Virtualization and cloud computing haven’t eroded the online security of most companies, analysts say. But they may be contributing to situations in which IT-service customers leave themselves vulnerable to attack because they assume their cloud provider is taking care of security.
“Security and cloud hosting are two separate things, but the cost of entry is so low, and often so simple, that customers may not do as much due diligence as they should to find out who’s responsible for security,” says Ezra Gottheil, an analyst who covers server issues for Technology Business Research.
Placement of responsibility for security in cloud computing arrangements is so ill-defined that Gartner felt it was necessary to list access to information about how a cloud service works and a service level agreement spelling out customer expectations and requirements in a report released this week.
In March, research from the Cloud Security Alliance listed customer ignorance of security practices—and service providers’ refusal to give information to relieve it—among the seven top security risks in cloud computing. According to the Cloud Security Alliance’s research, cloud projects and the risks they entail may be “complicated by the fact that cloud deployments are driven by anticipated benefits, [and] by groups who may lose track of the security ramifications.”
The nature of the cloud computing business means many customers or potential customers have no idea how exposed they really are when they put a website or other corporate application on someone else’s hardware, says Josh Corman, analyst for The 451 Group.
Chris Drake, CEO of FireHost, a cloud services provider that hosts and secures customers’ applications, agrees that most cloud and website hosting customers assume their provider is responsible for keeping their site safe even though that’s not always the case.
How One Cloud Computing Customer Got Burned
One of FireHost’s recently acquired customers, LawLeaf, a web-based financial services company that finds loans for people trying to finance the cost of lawsuits they’re filing, left its previous web hosting vendor, BlueHost, after an attack that almost put LawLeaf out of business.
LawLeaf Managing Director Tim Burke says he started the company in 2007 “with nickels” as a sideline to his main job selling member-management software to non-profit companies. He originally chose BlueHost to house LawLeaf.com because of awards the hosting company had won and because of its flat $6.95/month service plan. Burke says that he had been “pretty happy” with BlueHost’s service until LawLeaf.com started to go down at the beginning of the year.
In January, LawLeaf.com was hit with a SQL injection attack that compromised the PHP code that generates many of its pages. The infection caused the site to crash frequently and, worse, force-downloaded malware on unsuspecting users. By February, the site was crashing twice a week. By March it crashed ever day, Burke says.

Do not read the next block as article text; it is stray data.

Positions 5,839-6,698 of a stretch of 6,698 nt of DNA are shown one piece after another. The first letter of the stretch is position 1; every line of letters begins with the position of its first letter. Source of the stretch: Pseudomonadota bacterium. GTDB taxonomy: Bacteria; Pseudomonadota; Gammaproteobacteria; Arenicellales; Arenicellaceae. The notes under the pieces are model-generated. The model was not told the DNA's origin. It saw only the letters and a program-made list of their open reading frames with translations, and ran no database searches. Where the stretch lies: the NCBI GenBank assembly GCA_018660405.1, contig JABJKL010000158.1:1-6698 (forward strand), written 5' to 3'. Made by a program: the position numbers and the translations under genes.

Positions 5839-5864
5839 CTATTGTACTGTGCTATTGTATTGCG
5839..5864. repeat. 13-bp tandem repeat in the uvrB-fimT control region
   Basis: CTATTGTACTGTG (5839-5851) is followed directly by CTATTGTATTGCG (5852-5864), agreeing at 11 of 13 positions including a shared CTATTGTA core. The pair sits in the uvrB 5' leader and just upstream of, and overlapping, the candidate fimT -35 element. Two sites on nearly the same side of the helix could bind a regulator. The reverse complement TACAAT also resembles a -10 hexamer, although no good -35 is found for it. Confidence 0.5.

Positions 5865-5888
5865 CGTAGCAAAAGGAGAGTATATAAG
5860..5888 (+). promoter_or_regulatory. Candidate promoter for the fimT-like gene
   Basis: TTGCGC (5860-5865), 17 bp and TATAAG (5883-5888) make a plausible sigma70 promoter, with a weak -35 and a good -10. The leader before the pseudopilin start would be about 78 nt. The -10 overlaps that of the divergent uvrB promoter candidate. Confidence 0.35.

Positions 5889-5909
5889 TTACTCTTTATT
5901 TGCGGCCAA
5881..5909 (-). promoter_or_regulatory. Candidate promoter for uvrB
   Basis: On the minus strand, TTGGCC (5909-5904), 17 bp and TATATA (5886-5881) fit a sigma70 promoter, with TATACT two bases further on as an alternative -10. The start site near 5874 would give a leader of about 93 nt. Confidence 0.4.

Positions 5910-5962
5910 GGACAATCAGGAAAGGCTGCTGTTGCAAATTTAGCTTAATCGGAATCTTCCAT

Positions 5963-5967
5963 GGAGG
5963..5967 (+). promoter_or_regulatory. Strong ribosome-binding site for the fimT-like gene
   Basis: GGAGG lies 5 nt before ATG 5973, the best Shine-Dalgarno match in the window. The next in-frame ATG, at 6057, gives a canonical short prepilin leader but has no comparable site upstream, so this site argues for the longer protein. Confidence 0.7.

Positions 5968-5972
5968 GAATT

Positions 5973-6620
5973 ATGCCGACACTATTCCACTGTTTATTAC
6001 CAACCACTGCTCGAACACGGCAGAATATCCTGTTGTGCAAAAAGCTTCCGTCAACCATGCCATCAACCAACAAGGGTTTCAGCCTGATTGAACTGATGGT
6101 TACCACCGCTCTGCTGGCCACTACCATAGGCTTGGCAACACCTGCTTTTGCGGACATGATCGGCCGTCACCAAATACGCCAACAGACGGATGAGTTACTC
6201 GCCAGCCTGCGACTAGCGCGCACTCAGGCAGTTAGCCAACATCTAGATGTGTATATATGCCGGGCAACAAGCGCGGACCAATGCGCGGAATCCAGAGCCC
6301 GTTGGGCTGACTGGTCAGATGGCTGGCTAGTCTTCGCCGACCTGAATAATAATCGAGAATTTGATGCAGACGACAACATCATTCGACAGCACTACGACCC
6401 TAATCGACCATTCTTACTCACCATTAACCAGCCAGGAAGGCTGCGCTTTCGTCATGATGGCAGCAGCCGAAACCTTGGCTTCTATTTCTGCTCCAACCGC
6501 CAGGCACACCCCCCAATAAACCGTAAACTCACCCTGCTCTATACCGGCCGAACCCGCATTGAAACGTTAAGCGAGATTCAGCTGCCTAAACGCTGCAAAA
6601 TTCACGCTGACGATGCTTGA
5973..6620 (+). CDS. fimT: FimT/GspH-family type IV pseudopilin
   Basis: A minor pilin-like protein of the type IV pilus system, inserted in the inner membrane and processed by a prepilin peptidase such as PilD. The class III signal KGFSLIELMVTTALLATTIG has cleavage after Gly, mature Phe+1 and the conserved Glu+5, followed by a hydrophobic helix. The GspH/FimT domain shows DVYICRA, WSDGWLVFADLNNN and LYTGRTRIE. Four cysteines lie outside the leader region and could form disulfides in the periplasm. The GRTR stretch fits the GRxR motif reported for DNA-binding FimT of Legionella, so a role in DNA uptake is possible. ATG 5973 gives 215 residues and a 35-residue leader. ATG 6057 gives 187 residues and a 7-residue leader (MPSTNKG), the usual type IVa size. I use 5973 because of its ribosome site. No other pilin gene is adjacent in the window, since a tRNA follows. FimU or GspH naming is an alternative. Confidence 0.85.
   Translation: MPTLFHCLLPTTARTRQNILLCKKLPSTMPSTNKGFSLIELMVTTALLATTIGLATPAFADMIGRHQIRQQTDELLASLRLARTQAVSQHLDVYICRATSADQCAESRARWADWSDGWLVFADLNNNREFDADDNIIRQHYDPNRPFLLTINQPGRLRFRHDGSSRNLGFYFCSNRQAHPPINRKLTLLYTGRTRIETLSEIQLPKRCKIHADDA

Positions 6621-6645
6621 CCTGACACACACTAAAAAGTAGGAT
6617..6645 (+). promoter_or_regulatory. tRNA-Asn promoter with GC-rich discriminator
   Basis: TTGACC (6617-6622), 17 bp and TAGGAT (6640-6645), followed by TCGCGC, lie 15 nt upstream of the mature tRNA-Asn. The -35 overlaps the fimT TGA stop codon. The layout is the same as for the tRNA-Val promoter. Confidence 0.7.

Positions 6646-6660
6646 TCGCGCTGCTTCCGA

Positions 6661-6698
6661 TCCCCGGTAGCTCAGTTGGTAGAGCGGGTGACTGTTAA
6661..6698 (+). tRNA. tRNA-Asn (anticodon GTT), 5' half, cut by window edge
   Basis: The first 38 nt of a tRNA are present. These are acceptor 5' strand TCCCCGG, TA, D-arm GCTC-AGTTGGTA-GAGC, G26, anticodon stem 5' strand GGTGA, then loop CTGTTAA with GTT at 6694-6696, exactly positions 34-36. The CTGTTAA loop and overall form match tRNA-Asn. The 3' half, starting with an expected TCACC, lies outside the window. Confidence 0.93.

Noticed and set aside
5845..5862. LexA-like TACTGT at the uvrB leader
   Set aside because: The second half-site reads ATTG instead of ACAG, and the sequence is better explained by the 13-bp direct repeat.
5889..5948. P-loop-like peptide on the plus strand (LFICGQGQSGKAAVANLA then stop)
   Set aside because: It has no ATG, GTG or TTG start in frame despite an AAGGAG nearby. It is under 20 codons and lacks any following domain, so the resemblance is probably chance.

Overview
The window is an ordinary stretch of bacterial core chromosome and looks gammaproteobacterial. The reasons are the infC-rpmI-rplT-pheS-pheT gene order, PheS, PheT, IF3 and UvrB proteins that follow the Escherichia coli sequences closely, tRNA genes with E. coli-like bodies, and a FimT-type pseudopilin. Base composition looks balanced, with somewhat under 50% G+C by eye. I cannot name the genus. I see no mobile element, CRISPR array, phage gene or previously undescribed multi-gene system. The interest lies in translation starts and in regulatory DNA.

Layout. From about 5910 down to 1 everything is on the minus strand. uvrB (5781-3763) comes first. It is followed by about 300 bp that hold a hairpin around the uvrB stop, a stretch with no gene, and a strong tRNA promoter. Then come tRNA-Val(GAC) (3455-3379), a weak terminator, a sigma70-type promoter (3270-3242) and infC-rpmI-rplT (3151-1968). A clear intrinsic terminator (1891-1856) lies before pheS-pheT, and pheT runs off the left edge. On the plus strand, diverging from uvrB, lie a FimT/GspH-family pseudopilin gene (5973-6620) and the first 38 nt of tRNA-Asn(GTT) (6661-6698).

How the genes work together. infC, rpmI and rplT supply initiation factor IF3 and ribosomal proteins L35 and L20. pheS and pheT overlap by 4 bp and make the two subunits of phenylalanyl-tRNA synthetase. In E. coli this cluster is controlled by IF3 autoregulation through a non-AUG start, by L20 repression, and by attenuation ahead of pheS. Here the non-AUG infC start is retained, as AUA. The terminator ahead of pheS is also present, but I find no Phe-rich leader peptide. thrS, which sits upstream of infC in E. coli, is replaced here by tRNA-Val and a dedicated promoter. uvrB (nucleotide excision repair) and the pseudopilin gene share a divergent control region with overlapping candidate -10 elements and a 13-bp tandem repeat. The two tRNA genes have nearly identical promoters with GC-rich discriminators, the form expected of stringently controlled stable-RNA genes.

The malware downloads earned LawLeaf warnings from Google that the site would be banned from search results if LawLeaf didn’t fix the problem, says Burke.
Since most of LawLeaf’s leads come through its website—not to mention from ads and Google search terms Burke buys to promote LawLeaf—the frequent site crashes cut its flow of business and hurt its credibility.
“We were losing a lot of leads because the site was down, so that was thousands [of dollars lost] every day. But what I was most worried about was lawyers who refer people to our service,” Burke says. “People send confidential documents through us, and lawyers refer clients to us for funding, so if our site is getting hacked all the time, it doesn’t inspire confidence that we’re someone they can trust.”
Fortunately for LawLeaf, those documents travelled by e-mail, which was never compromised. Nevertheless, the company’s reputation took a major hit every time the site crashed, Burke says.
Burke notes that BlueHost notified him when the site went down and did some initial analysis to make sure the problem wasn’t in its servers. He says the provider never went any further to fix the problem.
“They just kept telling us to get rid of the virus or whatever and close our pages,” Burke says. “We did that, many times, but the site kept crashing.”
BlueHost, which focuses on low-cost hosting for consumers and small businesses and doesn’t offer services more sophisticated than its basic $6.95 per month service, did not respond to repeated requests for comment.
With LawLeaf.com’s problems unresolved, Burke switched to FireHost, which promised to prevent future attacks or clean up after them. Burke says he pays about $400 per month for the service. When FireHost took over LawLeaf.com, the web hosting company took apart LawLeaf’s PHP-based pages and cleaned out the problem code.
“LawLeaf had actually done a good job of closing up the PHP pages, but there was a ton of SQL injection code still in the database,” FireHost CEO Drake says.
Burke, who says he offered to pay BlueHost more for better service, still thinks BlueHost was responsible for his site’s security—and for fixing the malware problem.
Despite BlueHost’s promises of 99.5 percent uptime and round-the-clock reliability, the company may not have been as liable for LawLeaf.com’s security problems as it appeared to Burke. Says Technology Business Research analyst Gottheil, “I’m not sure [of] the mechanism in this case, but SQL injections often come in through Web pages themselves, which would be the customer’s responsibility, whether they knew that or not.”
The LawLeaf/BlueHost case exemplifies why cloud computing customers need to get clear on who’s responsible for security.